Karl Marx deceived us. He left out the meat and fed us artificial sweets. Capital is stored vision, stored courage, stored persistence, and stored persuasion. Capital is stored imagination, stored daring, stored promotion, stored advertising, and stored social organization. Capital is stored fantasy. Capital is even, brace yourself, stored ego. Without those elements Karl Marx would not have had the soap that gave him the privilege of a bourgeois status symbol—a clean face. Without the vigorous promotion of soap, Marx might never have struggled for the dignity of those with dirty hands and dirty foreheads, chins, and cheeks.
With his self-published pamphlets, Marx was a small-time entrepreneur. With his visions, with his freelance work for the New York Herald, and with his cantankerous self-promotion, Karl Marx was the ultimate bourgeois, the ultimate middle-class kid, the fearless small-scale capitalist.
Marx left us a hideous legacy. He left us new ideas and new ways of perceiving things. All that is positive. But he promoted the notion that capitalists are vampires driven by greed. Meanwhile, no one produced a countercreed. No one—not even Adam Smith—told capitalists the obligations of their state—to uplift, console, empower, and delight. To give identity and validate. To elevate their fellow human beings. No one told capitalists that profits come from prophetic leadership. No one told them that their task is messianic.
Marx's notion that capitalism equals greed and its update in the iconic 1987 movie Wall Street as a simple slogan—“greed is good”6—went hog wild in the CEO culture of the early twenty-first century. The average CEO of a Standard and Poor's Five Hundred company gave himself a compensation package worth a hefty $14.2 million a year in 2007.7 That's not much if you're buying Rolls Royces. It will get you only 30 Rolls Royce Phantoms. But it's enough to buy 645 Toyota Priuses. And that's just the average top five hundred CEOs. Angelo Mozilo, chairman and CEO of Countrywide Financial Corp., gave himself a hefty $48 million a year.8 For what? For running a company widely blamed for the great mortgage crisis of 2008. More specifically, for running that company, Countrywide Financial, into the ground. Other masters of greed also gave themselves monstrous salaries for deep-sixing their companies. James E. Cayne, the chairman and CEO at the helm of Bear Stearns when it sank, gave himself $40,004,315.9 Kerry Killinger, the chief executive officer of Washington Mutual, was far more modest. He gave himself a mere $14,364,883 for collapsing his company.10 Then there was John J. Mack, CEO and chairman of Morgan Stanley, a company that miraculously stayed afloat. But in 2007, Morgan Stanley experienced its first loss in seventy-two years under Mack's reign. What did Mack pay himself for what appeared to be some whopping errors in judgment? $41,790,854.11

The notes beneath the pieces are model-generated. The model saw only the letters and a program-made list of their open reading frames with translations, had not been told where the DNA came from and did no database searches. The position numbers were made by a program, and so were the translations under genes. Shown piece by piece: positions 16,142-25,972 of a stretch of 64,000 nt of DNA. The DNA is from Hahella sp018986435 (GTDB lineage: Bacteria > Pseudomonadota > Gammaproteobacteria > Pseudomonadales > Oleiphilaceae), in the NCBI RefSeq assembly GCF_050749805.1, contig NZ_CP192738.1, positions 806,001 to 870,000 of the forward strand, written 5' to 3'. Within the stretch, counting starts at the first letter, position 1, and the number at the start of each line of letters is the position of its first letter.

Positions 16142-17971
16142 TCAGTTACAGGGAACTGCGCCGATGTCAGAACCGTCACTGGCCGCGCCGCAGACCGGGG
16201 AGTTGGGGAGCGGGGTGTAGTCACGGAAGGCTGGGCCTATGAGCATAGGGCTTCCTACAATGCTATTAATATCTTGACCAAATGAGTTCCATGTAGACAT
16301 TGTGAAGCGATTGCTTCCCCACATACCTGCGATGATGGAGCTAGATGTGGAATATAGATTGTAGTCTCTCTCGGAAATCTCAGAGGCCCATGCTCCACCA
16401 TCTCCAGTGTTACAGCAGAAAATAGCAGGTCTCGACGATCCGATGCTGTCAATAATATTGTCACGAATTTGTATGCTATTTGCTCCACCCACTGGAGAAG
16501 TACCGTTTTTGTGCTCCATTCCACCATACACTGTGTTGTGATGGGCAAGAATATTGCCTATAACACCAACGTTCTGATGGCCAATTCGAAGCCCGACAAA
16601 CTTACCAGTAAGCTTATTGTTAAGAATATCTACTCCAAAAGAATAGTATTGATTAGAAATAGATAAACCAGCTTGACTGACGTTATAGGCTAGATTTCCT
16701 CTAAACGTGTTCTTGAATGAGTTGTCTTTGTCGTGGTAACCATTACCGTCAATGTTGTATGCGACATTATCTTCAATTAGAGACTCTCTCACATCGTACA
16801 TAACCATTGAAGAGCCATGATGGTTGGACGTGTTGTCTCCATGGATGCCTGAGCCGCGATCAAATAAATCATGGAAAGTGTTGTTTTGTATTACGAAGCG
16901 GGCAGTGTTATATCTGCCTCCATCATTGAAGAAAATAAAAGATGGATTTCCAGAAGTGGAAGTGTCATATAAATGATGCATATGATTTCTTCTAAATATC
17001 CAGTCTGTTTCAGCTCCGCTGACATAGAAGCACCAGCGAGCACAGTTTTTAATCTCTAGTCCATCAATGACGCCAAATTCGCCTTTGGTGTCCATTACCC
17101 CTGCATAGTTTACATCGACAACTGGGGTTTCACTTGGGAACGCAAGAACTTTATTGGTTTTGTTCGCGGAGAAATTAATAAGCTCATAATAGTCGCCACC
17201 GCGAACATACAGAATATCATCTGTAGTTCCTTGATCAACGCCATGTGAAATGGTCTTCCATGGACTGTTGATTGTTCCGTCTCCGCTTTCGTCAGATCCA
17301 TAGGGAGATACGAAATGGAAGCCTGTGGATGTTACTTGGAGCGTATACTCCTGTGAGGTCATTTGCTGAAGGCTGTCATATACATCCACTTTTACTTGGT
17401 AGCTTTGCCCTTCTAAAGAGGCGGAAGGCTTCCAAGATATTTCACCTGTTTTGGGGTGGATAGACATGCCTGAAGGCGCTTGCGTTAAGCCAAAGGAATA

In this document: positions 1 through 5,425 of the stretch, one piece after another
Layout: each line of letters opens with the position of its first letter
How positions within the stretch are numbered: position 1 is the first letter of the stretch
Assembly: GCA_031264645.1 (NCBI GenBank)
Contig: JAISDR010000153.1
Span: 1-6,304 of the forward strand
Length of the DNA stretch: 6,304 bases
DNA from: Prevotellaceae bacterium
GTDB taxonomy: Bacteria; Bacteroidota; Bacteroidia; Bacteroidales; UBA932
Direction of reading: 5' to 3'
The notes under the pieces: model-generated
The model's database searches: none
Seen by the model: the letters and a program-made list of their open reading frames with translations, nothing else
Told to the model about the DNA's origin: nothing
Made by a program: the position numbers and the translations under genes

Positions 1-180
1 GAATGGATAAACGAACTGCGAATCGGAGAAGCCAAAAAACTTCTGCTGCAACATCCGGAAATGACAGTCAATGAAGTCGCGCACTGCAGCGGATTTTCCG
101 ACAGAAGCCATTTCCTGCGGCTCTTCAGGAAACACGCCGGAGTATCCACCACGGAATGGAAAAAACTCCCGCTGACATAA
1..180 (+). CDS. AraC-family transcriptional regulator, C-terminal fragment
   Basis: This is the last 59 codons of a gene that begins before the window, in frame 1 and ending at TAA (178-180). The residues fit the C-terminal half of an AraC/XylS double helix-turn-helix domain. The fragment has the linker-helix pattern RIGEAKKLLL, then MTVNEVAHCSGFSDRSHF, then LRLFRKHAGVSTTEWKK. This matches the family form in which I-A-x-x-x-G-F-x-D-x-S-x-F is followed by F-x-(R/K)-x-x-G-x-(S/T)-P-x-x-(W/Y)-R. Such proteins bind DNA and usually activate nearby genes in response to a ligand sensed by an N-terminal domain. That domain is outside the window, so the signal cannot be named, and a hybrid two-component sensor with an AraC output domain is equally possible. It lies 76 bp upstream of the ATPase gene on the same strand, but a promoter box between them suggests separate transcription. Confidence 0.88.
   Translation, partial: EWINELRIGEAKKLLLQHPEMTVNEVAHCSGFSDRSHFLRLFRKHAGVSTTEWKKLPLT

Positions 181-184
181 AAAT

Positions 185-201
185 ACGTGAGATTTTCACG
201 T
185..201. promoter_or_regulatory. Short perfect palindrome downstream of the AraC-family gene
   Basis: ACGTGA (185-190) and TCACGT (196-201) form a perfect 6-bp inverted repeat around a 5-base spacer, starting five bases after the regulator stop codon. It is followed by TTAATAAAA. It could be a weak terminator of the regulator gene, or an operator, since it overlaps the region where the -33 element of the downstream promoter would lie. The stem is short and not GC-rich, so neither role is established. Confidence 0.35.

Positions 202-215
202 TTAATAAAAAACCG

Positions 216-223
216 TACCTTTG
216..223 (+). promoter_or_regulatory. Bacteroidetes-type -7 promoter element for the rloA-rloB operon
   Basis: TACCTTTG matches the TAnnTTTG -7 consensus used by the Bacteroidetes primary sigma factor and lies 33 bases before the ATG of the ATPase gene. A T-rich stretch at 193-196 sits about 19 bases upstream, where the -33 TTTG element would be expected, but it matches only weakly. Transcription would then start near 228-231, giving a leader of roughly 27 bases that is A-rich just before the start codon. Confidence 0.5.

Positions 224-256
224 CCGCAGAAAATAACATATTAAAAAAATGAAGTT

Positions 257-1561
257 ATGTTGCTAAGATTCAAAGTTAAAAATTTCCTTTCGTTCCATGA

Some in the capitalist system have been encouraged to believe that bleeding a company to build personal wealth is a part of the capitalist creed. It's not. It's the very opposite of the capitalist imperative. You get paid for what you build. You get paid by those you save.